- Mary Kempe, longtime librarian (10/26/16)
- Seeds of Cape County health unit (10/24/16)
- Cape police classroom 1960 (10/19/16)
- Bill Coomer, magician (10/17/16)1
- 'SEMO Red' university mascot (10/12/16)1
- GOP's Spiro T. Agnew visits Cape Girardeau (10/10/16)
- Football rivalry: Jackson's Webber vs. Central's Waller (10/5/16)
Southeast Missourian Nov. 7, 1955
Not a worry. Coach Ken Knox, at left and high, is pleased. He still has all the tools of the trade with him. The shot was made, of course, as the State College game ended Saturday night in the Stadium, and Cape wrapped up the M.I.A.A. flag by trouncing Kirksville. Also elevated by the players is assistant to Knox, Ralph Harrison. There is no worry for him, either, for the moment. The score was 39-14. (Photo by G.D. Fronabarger)
excerpt from Southeast Missourian, Nov. 21, 1955:
Undefeated Season for State After Crushing Delta, 24 to 7
A rock-'em, sock-'em band of Cape State Indians, starving for their first undefeated, untied season in 18 long years, smashed their way into the crumbling defenses of a proud Delta State College powerhouse Saturday night to a crushing 24 to 7 victory that was awesome in its thoroughness.
Not since 1937 had a Cape State College team tasted the invigorating tang of an untainted season. In fact, that was the only time in a football history that goes way back beyond the turn of the century.
In 1946 another team of Indians went undefeated, but there was a single tie game--the first of the season--in that string of victories. Now the Braves of Coach Kenny Knox, doing himself proud in his fourth season at the helm of the Indian canoe, have nine straight games in their war bonnets.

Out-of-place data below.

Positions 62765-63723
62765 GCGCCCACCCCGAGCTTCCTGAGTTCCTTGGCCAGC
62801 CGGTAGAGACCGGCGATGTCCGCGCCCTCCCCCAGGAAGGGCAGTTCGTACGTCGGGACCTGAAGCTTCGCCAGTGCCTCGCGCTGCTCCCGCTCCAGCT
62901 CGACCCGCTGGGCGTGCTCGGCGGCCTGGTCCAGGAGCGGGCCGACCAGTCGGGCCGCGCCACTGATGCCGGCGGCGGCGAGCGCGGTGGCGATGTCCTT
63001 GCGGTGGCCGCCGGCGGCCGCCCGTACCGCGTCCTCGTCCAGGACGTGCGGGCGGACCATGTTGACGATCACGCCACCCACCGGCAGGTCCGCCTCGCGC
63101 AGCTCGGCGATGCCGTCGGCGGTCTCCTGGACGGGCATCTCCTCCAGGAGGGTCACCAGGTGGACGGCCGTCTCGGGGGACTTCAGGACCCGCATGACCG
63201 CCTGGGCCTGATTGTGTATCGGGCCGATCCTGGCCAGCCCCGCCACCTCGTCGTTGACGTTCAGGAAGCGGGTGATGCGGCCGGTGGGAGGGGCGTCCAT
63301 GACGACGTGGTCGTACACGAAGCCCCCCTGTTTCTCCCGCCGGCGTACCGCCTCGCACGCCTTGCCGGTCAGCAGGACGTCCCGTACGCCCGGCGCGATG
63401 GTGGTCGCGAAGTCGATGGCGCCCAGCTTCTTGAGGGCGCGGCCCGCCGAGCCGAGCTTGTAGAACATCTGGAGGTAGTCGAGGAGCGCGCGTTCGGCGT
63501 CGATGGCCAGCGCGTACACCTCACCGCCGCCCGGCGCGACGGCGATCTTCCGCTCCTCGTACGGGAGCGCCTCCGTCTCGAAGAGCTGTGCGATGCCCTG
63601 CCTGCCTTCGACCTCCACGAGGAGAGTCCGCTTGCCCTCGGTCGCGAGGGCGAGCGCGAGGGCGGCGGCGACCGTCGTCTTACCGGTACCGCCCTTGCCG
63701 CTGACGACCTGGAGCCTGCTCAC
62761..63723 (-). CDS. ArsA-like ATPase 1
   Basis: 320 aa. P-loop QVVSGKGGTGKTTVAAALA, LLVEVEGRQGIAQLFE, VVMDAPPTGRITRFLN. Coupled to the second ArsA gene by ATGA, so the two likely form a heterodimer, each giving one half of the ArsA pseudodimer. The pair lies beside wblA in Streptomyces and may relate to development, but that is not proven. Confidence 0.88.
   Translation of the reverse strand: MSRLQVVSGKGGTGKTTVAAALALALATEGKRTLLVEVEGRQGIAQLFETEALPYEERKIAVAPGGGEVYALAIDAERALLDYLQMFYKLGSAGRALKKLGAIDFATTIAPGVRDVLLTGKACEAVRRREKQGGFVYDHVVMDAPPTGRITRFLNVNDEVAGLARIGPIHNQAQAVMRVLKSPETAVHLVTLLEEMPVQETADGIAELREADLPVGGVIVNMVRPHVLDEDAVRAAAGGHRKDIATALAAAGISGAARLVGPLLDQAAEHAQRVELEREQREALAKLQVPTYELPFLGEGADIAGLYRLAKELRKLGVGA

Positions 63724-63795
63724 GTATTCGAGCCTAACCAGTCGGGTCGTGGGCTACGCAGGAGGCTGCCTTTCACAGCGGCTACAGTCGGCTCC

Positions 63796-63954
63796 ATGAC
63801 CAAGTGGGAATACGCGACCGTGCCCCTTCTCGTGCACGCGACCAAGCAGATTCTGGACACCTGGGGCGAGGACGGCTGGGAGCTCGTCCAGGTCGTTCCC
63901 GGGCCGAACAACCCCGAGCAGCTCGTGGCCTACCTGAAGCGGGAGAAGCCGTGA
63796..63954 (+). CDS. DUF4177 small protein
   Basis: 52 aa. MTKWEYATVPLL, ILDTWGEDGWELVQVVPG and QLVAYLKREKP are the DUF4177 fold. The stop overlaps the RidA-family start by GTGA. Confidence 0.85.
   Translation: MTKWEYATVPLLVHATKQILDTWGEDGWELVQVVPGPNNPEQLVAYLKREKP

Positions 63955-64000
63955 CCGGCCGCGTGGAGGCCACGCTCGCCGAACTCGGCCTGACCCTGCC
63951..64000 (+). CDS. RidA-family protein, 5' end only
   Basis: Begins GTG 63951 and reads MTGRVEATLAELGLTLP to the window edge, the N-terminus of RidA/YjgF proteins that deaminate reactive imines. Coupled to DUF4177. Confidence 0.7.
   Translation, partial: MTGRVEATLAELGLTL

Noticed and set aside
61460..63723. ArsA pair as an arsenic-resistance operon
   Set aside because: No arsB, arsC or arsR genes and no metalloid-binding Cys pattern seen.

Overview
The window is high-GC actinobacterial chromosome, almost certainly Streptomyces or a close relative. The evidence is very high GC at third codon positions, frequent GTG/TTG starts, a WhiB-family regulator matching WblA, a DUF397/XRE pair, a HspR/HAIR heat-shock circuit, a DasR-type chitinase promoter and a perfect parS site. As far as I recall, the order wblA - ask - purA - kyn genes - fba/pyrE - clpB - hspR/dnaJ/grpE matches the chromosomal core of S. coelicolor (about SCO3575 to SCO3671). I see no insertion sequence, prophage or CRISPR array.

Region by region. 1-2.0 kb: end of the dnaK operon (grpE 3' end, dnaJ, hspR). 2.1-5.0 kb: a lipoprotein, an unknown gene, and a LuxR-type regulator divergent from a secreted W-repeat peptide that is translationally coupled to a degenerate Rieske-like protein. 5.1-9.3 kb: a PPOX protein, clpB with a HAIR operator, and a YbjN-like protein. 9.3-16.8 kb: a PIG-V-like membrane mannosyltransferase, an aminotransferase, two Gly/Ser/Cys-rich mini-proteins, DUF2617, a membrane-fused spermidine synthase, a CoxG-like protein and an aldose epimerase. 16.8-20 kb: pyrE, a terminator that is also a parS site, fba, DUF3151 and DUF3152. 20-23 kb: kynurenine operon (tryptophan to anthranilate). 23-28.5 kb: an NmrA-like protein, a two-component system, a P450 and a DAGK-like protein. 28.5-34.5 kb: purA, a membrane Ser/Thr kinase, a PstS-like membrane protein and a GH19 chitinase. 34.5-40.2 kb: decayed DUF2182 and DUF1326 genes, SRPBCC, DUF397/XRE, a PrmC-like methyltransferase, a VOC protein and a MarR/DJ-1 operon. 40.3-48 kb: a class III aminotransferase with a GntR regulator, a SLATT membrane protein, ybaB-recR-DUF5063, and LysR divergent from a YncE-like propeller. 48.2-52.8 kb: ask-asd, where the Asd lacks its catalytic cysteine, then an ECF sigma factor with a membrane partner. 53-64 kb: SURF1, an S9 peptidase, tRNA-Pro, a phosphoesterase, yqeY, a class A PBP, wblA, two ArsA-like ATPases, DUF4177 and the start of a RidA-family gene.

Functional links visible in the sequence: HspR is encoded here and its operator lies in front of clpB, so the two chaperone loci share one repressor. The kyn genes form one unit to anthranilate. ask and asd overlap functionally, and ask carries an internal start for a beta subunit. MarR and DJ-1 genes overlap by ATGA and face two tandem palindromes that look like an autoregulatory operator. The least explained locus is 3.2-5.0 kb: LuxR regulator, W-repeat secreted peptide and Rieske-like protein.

It was a spectacular game in many ways, and the 150 faithful fans who made the 300 mile journey--perhaps the greatest following in team history--were treated to a tremendous climax to a great football season.
Larry Yeargain, the Indians' great quarterback, did a magnificent job of team direction. Tom Brennecke, the wing-footed sophomore halfback, scooted in unbelievable bursts of speed and power. Ed Yonkus, using the draw series for every ounce it was worth, was supurb. Little Bobby Hoffman was a titan among the giants on the field.
Endman John Schneider was his usual sure, confident self, a thorn all evening to the Statesmen. Big Jim Lohr played his tackle position like a demon all night. Gene Gladstone was anchor who wouldn't be moved at guard. J. Lynn Mackey showed why he is already the choice for first M.I.A.A. center next year. Don Calvert was a rock who stood fast on defense and moved on offense. Everett "Bud" Aubuchon dished out more than Delta could take and helped open the gaping holes for the fleet Indian backs. Howard Reed was a pillar on defense and offensive power.